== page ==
# Relation between hypercompleteness and the property that Cech cohomology calculates sheaf cohomology

Let $C$ be a small site with fibre products. The (injective) Čech model structure on simplicial presheaves $\operatorname{sPre}(C)$ on $C$ presents an $(\infty,1)$-topos and one may ask if this $(\infty,1)$-topos is hypercomplete or not.

If I understand correctly, hypercompleteness means in this setting precisely that a Bousfield localization of the Čech model structure on $\operatorname{sPre}(C)$ at hypercovers (which results in Jardine's local (injective) model structure) doesn't change anything. In other words, the Čech model structure is already Jardine's local model structure.

Let $X$ be a scheme and $\mathcal{F}$ a quasi-coherent sheaf on $X$ with values in abelian groups. Sometimes, the Zariski-sheaf cohomology $H^n(X,\mathcal{F})$ of $X$ with values in $\mathcal {F}$ can be calculated by Čech cohomology since a certain spectral sequence degenerates. This is the case for example when $X$ is separated.

I hope that I recall it correctly but there seem to be results (stacks project, TAG 01H0) that this is true for a general $X$, if one considers ''Hypercover-Čech cohomology'', i.e. Čech cohomology with respect to hypercovers instead of just ordinary covers. For example, if $X$ is not separated, the intersection of two open affines does not have to be affine - but it is covered by affines, and so on.

Let $X_{Zar}$ denote the small Zariski-site on a scheme $X$.

What is the relation between the $(\infty,1)$-topos associated to $X_{Zar}$ being hypercomplete and the property that sheaf cohomology can be calculated by ordinary Čech cohomology?

• The question is appealing. Do you know Hypercovers and simplicial presheaves of Dugger et alii? They show in example A.10 that in general there isn't hypercompleteness. But the base site is pathological, so it doesn't relate directly with your question. – Mauro Porta Nov 30 '13 at 20:36
• However, Example A.11 seems more related to your question: for every noetherian scheme S of finite type, the (big, I suppose) Zariski site over $S$ is hypercomplete. – Mauro Porta Nov 30 '13 at 20:39
• Yes (Example A.11 is for a noetherian scheme of finite Krull dimension). Unfortunately, I don't see the relation to the equality of sheaf and Čech cohomology clearly. – sopot Nov 30 '13 at 21:26

Verdier's hypercovering theorem, which says that hypercovers can be used to compute cohomology, follows from the existence of a category of fibrant objects on locally fibrant simplicial presheaves in which hypercovers are the acyclic fibrations. There is no such thing for Čech covers, or even, as far as I know, for bounded hypercovers. In fact, since an (∞,1)-topos and its hypercompletion have the same cohomology, hypercovers also compute the cohomology in the Čech localization of $sPre(C)$.
Update: The reason that $sPre(C)_{Cech}$ and $sPre(C)_{hyper}$ have the same cohomology is that the Eilenberg–Mac Lane object $K(A,n)∈ sPre(C)_{Cech}$, which is a fibrant replacement of the presheaf $U\mapsto K(A(U),n)$, is already local with respect to all hypercovers, so it’s already fibrant in $sPre(C)_{hyper}$. This is because $K(A,n)$ is $n$-truncated, i.e., its sheaves of homotopy groups vanish in degree $>n$. So the mapping space from a hypercover $U_\bullet$ into $K(A,n)$ is the same as the mapping space from the $n$-bounded hypercover $cosk_n U_\bullet$ into $K(A,n)$, but every fibrant object in $sPre(C)_{Cech}$ is already local with respect to bounded hypercovers (see Dugger–Hollander–Isaksen).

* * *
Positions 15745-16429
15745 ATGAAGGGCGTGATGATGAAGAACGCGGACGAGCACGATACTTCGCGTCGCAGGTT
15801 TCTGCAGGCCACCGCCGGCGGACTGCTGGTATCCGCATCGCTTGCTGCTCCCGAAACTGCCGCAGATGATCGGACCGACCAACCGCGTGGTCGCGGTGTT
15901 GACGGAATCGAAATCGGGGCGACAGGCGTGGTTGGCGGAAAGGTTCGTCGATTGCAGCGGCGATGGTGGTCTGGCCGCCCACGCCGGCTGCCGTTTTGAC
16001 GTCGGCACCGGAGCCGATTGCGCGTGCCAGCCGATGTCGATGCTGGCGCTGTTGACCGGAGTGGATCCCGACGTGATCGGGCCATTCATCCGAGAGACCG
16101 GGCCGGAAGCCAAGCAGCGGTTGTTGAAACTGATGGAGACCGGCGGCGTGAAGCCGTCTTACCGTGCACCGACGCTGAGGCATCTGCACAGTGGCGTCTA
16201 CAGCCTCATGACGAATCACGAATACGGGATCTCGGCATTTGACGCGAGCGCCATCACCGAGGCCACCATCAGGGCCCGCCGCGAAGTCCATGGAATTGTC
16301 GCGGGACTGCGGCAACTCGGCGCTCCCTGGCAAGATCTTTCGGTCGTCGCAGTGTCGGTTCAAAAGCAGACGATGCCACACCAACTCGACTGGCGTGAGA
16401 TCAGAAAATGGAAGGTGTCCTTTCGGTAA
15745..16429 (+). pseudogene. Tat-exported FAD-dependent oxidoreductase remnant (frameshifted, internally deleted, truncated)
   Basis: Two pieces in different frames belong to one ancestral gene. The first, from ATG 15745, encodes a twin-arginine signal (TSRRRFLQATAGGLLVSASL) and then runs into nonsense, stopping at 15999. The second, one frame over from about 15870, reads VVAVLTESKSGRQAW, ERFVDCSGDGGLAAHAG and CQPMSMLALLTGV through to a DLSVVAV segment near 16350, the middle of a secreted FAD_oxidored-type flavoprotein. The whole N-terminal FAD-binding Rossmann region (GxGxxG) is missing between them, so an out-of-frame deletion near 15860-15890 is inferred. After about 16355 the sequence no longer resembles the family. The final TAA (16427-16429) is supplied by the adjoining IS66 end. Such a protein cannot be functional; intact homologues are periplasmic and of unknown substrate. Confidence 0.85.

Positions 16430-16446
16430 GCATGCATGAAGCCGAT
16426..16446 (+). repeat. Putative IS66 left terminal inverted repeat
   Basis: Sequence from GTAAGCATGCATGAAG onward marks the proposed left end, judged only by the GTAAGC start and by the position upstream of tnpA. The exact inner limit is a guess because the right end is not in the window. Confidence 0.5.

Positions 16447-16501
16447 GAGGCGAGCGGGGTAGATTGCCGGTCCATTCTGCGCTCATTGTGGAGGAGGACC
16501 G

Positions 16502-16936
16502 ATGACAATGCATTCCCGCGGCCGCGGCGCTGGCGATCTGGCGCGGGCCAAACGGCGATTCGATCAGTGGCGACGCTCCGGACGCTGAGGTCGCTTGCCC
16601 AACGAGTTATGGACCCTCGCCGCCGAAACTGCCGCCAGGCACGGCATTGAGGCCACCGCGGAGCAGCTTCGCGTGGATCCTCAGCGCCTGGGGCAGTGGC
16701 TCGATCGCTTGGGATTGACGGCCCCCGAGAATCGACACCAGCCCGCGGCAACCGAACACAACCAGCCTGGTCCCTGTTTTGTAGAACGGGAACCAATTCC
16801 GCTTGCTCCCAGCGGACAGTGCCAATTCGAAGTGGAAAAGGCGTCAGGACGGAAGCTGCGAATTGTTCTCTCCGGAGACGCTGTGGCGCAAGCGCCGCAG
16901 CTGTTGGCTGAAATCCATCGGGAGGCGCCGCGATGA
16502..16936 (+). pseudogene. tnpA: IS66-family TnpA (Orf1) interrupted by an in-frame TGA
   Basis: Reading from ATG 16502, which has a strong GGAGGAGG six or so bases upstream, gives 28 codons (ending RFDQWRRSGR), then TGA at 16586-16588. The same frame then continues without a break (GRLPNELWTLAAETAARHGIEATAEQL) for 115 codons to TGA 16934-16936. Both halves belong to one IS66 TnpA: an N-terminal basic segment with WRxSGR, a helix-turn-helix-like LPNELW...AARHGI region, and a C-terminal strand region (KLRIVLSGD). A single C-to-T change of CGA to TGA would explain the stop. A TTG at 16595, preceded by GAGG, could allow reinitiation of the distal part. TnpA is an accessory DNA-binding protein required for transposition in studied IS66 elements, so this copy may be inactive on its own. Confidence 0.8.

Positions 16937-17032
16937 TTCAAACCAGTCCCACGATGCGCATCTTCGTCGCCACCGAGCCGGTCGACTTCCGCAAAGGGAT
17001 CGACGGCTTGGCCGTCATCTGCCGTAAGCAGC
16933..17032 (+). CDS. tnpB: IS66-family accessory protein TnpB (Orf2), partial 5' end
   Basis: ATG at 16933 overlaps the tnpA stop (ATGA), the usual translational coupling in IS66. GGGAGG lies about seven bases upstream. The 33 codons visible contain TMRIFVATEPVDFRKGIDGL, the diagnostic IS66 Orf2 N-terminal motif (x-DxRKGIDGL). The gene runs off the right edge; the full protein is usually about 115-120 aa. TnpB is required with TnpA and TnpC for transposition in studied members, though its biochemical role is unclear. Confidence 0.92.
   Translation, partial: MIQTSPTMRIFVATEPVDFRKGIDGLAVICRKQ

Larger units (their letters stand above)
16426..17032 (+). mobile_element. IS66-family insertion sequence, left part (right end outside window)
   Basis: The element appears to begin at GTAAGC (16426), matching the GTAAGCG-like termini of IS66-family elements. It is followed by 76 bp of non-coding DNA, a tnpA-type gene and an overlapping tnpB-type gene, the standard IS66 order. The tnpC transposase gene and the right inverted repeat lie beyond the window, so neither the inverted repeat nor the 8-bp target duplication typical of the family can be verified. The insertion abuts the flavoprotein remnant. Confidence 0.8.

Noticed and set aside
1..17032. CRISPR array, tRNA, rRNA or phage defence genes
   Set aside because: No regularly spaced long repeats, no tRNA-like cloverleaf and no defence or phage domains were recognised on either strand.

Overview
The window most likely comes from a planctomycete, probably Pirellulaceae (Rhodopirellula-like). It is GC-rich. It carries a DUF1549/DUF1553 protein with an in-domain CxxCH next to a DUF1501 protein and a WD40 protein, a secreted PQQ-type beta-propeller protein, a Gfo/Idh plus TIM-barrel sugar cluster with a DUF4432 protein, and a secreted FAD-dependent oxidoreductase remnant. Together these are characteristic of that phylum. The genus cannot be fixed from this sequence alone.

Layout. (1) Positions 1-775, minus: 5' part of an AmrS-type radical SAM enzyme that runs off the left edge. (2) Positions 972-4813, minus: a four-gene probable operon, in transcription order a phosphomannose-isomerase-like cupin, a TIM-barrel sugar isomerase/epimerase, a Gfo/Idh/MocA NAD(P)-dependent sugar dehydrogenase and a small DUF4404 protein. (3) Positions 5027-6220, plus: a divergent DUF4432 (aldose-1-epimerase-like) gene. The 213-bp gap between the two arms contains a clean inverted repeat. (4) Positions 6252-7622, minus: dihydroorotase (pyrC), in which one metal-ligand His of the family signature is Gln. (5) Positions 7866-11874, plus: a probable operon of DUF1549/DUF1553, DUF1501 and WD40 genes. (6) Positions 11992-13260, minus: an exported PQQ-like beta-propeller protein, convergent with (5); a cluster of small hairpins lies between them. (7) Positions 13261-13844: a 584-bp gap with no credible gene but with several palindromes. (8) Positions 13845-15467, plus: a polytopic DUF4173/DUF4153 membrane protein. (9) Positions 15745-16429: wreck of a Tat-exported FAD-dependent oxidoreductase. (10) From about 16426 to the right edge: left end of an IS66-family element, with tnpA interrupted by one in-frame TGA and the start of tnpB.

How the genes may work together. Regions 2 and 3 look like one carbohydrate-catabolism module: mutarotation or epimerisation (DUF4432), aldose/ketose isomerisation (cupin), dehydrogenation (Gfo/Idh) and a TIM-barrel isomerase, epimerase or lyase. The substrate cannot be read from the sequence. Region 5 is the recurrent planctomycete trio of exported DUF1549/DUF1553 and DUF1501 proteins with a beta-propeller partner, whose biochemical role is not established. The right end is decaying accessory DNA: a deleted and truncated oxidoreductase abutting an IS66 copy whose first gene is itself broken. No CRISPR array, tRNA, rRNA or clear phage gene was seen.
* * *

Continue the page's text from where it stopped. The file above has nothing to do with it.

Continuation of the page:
• Thank you very much! Is 'cohomology of an $(\infty,1)$-topos' presented by a model category $\operatorname{sPre(C)}_{Cech}$ the same as this?: There is a functor$$F:Fun(C^{op},sSet)=Fun(C^{op}\times\Delta^{op},Set)\to Fun(C^{op}\times\Delta^{op},Ab)=Fun(C^{op},sAb)$$ induced by the free abelian group functor $Set\to Ab$. Taking first the (levelwise) injective model structures and then Čech localizing each side turns $F$ into a left Quillen functor. Then the (co)homology is $H_n(X)=\pi_n(F(X))$? Why does the hypercompletion have the same cohomology? (ie. why does $F$ get rid of the 'hyper'?) – sopot Dec 1 '13 at 0:16
• Your $\pi_n F(X)$ is going to be $Hom(\pi_0(X),\mathbb{Z})$ in degree $0$ and trivial in positive degrees, so that's not the right way to define cohomology. To compute $H^n(C,A)$, where $C$ is a site with final object $X$ and $A$ is a sheaf of abelian group on $X$, you form the Eilenberg-Mac Lane simplicial presheaf $K^{pre}(A,n)$ and choose a fibrant replacement $K(A,n)$ (i.e. sheafify). Then $H^n(C,A)=\pi_0(K(A,n)(X))$. – Marc Hoyois Dec 1 '13 at 1:00
• Dear Marc, I guess you mean $sk_n U_\bullet$ as the left-adjoint. – sopot Dec 1 '13 at 23:44
• Actually if $X$ is a fibrant simplicial set, the map $X\to cosk_nX$ in $Ho(sSet)$ is the initial map to a simplicial set with no homotopy groups in degrees $>n$. So $cosk_n$ is left adjoint to the inclusion of that subcategory. – Marc Hoyois Dec 2 '13 at 3:23
• The point of a category of fibrant objects is that you can compute a mapping space $Map(A,B)$ by resolving only the source $A$ and not the target $B$ (this is explained on the nLab page). Verdier's hypercovering is an instance of this for $B=K^{pre}(A,n)$. To compute $Map(A,B)$ using a model structure on $sPre(C)$ you need to replace $B$ by a fibrant object (for $B=K^{pre}(A,n)$ this means taking an injective resolution of $A$). So the hypercovering theorem is not a simple application of model category/∞-category techniques. – Marc Hoyois Dec 4 '13 at 4:34